NEW YORK – UN Secretary-General Antonio Guterres warned Tuesday that the world faces a global generational catastrophe because of school closures amid the coronavirus lockdown and said that getting students safely back to the classroom must be a top priority.
He stated that as of mid-July schools were closed in some 160 countries, affecting over 1 billion students, while at least 40 million children have missed out on pre-school, World News reported. This came on top of more than 250 million children already being out of school before the pandemic and only a quarter of secondary school students in developing countries leaving with basic skills, he announced in a video statement.
“Now we face a generational catastrophe that could waste untold human potential, undermine decades of progress and exacerbate entrenched inequalities,” added Guterres as he launched a UN “Save our Future” campaign.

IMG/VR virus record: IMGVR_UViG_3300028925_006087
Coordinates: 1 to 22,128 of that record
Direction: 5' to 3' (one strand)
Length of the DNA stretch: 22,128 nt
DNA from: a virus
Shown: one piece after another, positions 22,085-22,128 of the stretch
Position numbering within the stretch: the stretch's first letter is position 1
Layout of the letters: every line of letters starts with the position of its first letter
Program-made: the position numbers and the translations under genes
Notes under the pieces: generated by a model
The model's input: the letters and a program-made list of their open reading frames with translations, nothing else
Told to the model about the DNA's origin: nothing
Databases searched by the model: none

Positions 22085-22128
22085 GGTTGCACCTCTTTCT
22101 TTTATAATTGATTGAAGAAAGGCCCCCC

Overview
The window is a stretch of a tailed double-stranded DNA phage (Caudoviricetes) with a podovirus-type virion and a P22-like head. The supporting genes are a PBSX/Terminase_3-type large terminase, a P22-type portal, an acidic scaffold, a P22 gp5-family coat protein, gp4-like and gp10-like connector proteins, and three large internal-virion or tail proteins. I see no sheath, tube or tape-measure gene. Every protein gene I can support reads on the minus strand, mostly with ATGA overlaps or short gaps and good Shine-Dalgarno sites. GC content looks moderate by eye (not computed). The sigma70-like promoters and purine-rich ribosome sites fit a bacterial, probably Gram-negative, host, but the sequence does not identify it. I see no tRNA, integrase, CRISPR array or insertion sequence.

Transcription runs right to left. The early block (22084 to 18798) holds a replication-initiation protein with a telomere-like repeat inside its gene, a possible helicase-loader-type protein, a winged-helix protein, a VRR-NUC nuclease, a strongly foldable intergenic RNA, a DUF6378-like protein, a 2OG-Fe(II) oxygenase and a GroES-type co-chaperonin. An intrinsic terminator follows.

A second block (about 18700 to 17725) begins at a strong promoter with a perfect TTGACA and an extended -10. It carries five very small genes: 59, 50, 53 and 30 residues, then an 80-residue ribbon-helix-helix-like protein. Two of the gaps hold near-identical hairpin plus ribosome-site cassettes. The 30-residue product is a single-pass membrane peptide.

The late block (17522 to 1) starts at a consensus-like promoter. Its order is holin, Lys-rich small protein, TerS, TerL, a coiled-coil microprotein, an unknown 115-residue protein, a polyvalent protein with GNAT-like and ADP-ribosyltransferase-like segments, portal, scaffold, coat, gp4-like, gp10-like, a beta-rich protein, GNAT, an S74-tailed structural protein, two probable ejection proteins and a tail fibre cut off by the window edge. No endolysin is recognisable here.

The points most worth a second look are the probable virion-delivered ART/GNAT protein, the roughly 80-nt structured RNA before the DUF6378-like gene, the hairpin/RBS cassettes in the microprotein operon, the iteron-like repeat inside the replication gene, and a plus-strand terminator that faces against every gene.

“We are at a defining moment for the world’s children and young people,” Guterres said in a video message and a 26-page policy briefing, adding, “The decisions that governments and partners take now will have a lasting impact on hundreds of millions of young people and on the development prospects of countries for decades to come.”
Guterres called for the reopening of schools “once the local transmission of the virus is under control”.
“Once local transmission of COVID-19 is under control, getting students back into schools and learning institutions as safely as possible must be a top priority,” he stated, noting, “Consultation with parents, carers, teachers and young people is fundamental.”
The UN recommendations for getting global education back on track come as US President Donald Trump pushes for schools to reopen in the face of opposition from some teachers and parents while COVID-19 is surging in many parts of the country.
The coronavirus, which was first reported in China in December, has reportedly infected 4.7 million people in the US, while some 155,000 deaths are ascribed to it. Globally, the virus is said to have infected 18.28 million people, while it is said there have been over 692,000 deaths.